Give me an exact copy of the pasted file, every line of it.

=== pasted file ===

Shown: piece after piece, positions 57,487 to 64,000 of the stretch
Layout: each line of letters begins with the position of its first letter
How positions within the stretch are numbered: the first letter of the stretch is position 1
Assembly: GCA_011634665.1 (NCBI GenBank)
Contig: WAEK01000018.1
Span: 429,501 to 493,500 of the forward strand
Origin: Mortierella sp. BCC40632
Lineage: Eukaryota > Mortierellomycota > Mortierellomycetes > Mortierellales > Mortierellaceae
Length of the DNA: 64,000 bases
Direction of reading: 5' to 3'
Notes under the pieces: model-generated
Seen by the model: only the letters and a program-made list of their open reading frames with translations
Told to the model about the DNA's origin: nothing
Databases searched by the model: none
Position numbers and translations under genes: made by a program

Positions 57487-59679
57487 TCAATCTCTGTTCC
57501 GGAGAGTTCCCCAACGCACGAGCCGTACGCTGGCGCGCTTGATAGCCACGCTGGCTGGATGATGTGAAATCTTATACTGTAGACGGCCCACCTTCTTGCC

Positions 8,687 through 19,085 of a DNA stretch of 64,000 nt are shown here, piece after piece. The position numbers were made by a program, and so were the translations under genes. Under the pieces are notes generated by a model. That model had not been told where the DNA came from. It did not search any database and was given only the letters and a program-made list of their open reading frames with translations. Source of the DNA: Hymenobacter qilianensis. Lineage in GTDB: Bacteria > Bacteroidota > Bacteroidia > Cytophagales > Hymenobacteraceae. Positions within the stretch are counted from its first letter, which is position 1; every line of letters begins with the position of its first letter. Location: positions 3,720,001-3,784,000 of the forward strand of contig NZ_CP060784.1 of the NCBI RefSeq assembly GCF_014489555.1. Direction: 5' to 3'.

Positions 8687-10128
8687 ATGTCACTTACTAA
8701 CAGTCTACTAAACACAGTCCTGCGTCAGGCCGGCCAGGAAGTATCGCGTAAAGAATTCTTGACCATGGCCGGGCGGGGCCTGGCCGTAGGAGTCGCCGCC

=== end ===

Shown: piece after piece, positions 57,487 to 64,000 of the stretch
Layout: each line of letters begins with the position of its first letter
How positions within the stretch are numbered: the first letter of the stretch is position 1
Assembly: GCA_011634665.1 (NCBI GenBank)
Contig: WAEK01000018.1
Span: 429,501 to 493,500 of the forward strand
Origin: Mortierella sp. BCC40632
Lineage: Eukaryota > Mortierellomycota > Mortierellomycetes > Mortierellales > Mortierellaceae
Length of the DNA: 64,000 bases
Direction of reading: 5' to 3'
Notes under the pieces: model-generated
Seen by the model: only the letters and a program-made list of their open reading frames with translations
Told to the model about the DNA's origin: nothing
Databases searched by the model: none
Position numbers and translations under genes: made by a program

Positions 57487-59679
57487 TCAATCTCTGTTCC
57501 GGAGAGTTCCCCAACGCACGAGCCGTACGCTGGCGCGCTTGATAGCCACGCTGGCTGGATGATGTGAAATCTTATACTGTAGACGGCCCACCTTCTTGCC

Positions 8,687 through 19,085 of a DNA stretch of 64,000 nt are shown here, piece after piece. The position numbers were made by a program, and so were the translations under genes. Under the pieces are notes generated by a model. That model had not been told where the DNA came from. It did not search any database and was given only the letters and a program-made list of their open reading frames with translations. Source of the DNA: Hymenobacter qilianensis. Lineage in GTDB: Bacteria > Bacteroidota > Bacteroidia > Cytophagales > Hymenobacteraceae. Positions within the stretch are counted from its first letter, which is position 1; every line of letters begins with the position of its first letter. Location: positions 3,720,001-3,784,000 of the forward strand of contig NZ_CP060784.1 of the NCBI RefSeq assembly GCF_014489555.1. Direction: 5' to 3'.

Positions 8687-10128
8687 ATGTCACTTACTAA
8701 CAGTCTACTAAACACAGTCCTGCGTCAGGCCGGCCAGGAAGTATCGCGTAAAGAATTCTTGACCATGGCCGGGCGGGGCCTGGCCGTAGGAGTCGCCGCC